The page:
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Integrating with Purchases

SureCart abstracts away many of the complexities of integrating with a purchase. This is done through extending our integrations php class and providing the necessary functionality for a purchase's life-cycle events. A Purchase's lifecycle events are created, invoked and revoked.

Why do we use a "Purchase"?

We abstract away many of the complexities that can come with integrating with an ecommerce platform. Instead of needing to keep track of subscription changes, refunds and any other types of actions that can affect "access" to a purchase, we instead abstract them to a [Purchase] model.

In short, you do not need to know or even understand how the entire SureCart system works. Instead, you can use a declarative approach, and declare what you want to do when a purchase is created, invoked, or revoked.

When is a purchase "created"?

A purchase is created the first time a customer completes an order, or a person upgrades or downgrades a subscription.

When is a purchase "revoked"?

A purchase can be revoked either manually by the Merchant, or automatically. A purchase can be manually revoked if it is a 1-time purchase. The merchant will see a "Revoke" button next to the purchase in the Merchant's admin panel.

A purchase can also be automatically revoked. This can happen when a subscription is canceled or expired, but it can also occur when a customer changes their subscription plan, through an upgrade or downgrade for instance. While a new purchase will be created, the old purchase will be revoked.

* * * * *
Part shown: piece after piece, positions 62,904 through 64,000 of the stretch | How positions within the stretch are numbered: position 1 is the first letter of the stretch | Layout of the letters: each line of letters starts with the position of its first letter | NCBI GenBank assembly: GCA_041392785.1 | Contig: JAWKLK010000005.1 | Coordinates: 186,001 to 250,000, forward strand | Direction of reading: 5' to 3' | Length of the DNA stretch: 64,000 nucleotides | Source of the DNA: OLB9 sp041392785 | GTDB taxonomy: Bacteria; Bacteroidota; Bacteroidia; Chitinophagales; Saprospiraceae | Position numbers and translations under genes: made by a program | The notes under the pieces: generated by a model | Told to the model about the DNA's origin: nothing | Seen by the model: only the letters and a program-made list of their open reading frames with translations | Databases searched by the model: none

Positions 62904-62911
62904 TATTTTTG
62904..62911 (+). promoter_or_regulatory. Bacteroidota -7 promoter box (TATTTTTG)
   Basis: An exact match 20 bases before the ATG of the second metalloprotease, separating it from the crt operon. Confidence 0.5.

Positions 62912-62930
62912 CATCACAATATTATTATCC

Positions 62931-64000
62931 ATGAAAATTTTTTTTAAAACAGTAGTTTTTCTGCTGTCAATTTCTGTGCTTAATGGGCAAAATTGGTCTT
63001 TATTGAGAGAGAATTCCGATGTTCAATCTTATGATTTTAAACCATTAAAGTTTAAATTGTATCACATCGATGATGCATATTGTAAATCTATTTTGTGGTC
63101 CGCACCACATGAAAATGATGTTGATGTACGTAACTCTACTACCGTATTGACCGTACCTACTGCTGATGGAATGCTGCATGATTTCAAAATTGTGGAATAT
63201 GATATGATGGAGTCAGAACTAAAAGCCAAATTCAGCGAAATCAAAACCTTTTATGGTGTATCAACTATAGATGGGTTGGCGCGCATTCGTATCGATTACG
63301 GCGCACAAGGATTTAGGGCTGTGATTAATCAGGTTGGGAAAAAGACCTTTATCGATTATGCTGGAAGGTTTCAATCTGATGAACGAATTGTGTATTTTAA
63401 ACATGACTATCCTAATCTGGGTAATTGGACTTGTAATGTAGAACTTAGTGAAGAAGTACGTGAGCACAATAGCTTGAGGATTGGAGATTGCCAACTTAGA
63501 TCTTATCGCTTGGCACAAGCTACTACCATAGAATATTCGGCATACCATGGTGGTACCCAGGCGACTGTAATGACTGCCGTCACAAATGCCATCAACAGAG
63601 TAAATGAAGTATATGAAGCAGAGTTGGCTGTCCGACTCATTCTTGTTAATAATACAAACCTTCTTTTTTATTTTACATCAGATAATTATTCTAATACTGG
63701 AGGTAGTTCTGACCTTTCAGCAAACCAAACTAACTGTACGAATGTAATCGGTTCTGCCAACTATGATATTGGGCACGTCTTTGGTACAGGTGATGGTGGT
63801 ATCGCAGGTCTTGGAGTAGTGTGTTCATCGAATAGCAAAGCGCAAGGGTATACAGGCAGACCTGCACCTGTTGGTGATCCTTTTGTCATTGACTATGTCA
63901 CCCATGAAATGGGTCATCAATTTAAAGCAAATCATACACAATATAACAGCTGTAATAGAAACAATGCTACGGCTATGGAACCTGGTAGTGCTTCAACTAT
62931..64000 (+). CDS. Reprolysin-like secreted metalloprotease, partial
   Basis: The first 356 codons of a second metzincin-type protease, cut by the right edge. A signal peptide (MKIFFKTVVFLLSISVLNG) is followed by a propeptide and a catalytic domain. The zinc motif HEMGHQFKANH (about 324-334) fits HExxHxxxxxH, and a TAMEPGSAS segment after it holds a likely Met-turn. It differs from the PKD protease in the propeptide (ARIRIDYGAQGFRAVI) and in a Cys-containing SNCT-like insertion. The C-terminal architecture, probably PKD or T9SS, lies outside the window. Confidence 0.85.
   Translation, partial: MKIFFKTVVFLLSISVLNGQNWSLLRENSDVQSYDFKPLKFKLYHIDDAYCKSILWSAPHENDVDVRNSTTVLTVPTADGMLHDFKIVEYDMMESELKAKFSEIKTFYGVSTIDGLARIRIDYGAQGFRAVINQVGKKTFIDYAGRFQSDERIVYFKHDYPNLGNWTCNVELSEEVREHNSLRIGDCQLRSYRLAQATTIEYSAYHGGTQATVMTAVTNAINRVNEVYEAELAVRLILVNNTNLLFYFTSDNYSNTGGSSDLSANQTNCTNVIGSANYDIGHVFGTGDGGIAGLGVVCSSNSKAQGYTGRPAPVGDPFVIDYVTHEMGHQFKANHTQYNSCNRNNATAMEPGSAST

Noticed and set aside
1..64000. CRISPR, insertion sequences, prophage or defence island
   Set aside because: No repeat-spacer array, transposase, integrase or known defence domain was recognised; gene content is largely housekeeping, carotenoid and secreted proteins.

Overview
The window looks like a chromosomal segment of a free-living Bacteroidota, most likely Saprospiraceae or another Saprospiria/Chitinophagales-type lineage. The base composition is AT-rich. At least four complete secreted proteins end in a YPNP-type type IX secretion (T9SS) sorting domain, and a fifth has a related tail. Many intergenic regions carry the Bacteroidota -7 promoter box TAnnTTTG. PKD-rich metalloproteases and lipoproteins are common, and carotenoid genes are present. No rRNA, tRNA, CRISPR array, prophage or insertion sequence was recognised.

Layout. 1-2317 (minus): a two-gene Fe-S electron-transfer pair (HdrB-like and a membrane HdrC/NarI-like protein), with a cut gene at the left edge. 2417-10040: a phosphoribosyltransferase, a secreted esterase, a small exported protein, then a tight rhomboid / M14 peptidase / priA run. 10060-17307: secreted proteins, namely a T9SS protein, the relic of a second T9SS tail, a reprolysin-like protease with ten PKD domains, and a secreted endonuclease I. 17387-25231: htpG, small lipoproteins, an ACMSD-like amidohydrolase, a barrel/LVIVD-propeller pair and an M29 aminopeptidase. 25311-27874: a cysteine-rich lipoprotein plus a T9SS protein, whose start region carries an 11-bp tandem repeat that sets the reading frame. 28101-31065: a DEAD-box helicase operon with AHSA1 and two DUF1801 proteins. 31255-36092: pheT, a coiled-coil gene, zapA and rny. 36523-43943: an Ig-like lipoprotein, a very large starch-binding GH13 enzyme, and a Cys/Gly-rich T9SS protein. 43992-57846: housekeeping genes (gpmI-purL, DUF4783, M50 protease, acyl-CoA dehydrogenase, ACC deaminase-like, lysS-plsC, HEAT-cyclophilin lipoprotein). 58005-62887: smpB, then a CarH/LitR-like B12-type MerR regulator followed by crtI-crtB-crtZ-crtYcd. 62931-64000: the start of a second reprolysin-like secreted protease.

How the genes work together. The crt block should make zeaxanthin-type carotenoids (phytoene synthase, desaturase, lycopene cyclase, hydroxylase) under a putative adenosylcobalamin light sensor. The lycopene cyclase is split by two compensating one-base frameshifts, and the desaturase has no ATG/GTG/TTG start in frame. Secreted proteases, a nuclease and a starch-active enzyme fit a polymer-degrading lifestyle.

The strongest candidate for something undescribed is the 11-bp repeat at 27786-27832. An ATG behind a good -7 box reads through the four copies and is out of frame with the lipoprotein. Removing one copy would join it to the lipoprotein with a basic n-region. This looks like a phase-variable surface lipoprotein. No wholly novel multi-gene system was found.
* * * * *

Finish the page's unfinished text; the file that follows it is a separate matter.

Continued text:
While Merchants can manually revoke access to a purchase of a one-time product, Merchants cannot manually revoke a purchase that is tied to a subscription. They must cancel the subscription instead, which will revoke the purchase.

This is a safeguard to prevent a subscription from running without giving a customer access to something.

When is a purchase "invoked"?

A purchase is invoked when a purchase has been previously revoked, then un-revoked. This is useful for when a merchant wants to run a specific action when a purchase is re-instated, but not necessarily when it is first created. A great example of this is a welcome email. You typically only want to send a welcome email the first time someone purchases a product, and not when it is re-instated after being revoked.


Merchants cannot manually invoke a purchase tied to a canceled subscription. Instead they must have the customer purchase again to create a new subscription.